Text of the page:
van Loon: Especially for coatings formulations the Hansen Solubility Parameters (HSP) are the best to use. These parameters can be obtained for all relevant ingredients, like fillers, resins, additives etc. It is namely not only restricted to solubility, but also dispersability, or in more general, to find similarity.

Sander van Loon VLCI

Sander van Loon is CEO at VLCI, a service company for formulators and R&D. He will explain this technology at the European Coating Technology Forum | Optimising cost and processes in paint formulation.

The HSP consists of three parameters: dispersion forces, polarity and hydrogen bonding. When practically determined, these center values comes with a sphere, in which other ingredients are compatible or when outside the sphere, are incompatible.

And how do you obtain these parameters?

van Loon: There are two ways for HSP. You can calculate them based on the structure of the ingredients (SMILES). But this is not very precise, and for polymers it is not really representative. The second method is to determine them in a practical manner. Here you have a set of solvents of which you know the HSP, to which the unknown ingredient is added, and then you rate all these samples. Typically, you have to rate between 30 and 40 samples from good to bad solubility, and the rating is then entered into the HSPiP software to do the calculations. In this way you get the HSP and sphere of the unknown ingredient.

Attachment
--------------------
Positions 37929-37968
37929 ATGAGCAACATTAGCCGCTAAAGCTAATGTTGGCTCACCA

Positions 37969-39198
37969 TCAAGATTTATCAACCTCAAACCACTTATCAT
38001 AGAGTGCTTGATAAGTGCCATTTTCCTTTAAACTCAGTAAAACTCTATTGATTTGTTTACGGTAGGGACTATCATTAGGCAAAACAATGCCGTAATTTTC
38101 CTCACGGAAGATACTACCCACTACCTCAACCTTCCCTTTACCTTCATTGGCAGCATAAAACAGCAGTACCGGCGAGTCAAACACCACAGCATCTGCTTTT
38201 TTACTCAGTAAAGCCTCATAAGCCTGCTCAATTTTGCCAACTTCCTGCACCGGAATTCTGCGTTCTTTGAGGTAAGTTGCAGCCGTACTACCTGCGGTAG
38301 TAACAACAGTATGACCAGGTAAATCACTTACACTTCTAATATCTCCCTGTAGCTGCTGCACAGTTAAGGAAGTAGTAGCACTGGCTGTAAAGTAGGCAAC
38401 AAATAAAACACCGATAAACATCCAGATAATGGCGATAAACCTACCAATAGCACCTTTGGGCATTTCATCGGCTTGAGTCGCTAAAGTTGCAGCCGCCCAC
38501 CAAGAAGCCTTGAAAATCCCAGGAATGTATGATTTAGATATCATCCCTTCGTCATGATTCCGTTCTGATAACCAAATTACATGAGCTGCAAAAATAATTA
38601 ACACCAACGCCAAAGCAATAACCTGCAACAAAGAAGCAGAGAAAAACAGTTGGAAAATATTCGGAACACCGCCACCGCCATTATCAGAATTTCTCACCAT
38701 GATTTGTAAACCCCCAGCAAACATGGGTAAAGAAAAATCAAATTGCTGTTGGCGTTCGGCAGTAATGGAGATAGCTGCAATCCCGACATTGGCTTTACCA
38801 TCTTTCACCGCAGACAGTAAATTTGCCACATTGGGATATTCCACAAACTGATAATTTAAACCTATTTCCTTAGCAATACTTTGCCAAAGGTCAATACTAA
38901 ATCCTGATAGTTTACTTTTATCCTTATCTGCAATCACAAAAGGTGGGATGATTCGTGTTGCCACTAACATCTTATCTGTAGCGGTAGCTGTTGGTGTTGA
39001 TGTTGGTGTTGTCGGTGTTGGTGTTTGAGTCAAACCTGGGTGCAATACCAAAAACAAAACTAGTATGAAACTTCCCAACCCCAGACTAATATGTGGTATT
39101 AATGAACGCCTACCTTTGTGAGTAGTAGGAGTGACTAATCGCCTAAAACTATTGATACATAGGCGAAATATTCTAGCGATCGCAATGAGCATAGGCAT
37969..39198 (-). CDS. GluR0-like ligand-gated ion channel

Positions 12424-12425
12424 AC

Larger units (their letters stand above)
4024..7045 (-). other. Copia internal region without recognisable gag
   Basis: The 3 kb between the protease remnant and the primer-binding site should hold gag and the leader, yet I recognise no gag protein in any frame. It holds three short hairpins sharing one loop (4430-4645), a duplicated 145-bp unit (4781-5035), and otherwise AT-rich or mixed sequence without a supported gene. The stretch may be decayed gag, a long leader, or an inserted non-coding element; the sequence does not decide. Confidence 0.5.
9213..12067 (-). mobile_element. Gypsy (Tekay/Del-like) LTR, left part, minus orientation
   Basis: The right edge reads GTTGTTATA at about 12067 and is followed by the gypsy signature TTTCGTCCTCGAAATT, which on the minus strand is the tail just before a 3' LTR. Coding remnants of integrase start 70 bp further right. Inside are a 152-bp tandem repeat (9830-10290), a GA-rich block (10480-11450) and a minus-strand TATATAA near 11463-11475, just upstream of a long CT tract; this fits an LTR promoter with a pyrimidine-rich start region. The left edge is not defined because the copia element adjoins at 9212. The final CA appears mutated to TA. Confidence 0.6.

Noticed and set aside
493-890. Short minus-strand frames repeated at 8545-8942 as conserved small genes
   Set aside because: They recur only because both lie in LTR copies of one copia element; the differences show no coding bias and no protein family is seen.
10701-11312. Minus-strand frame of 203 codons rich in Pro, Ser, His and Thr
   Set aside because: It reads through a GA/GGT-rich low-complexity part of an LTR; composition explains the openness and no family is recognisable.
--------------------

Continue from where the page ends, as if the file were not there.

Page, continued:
This is what you do at your company, so I expect the manufacturers or suppliers of raw materials do not deliver the HSP with their data sheets?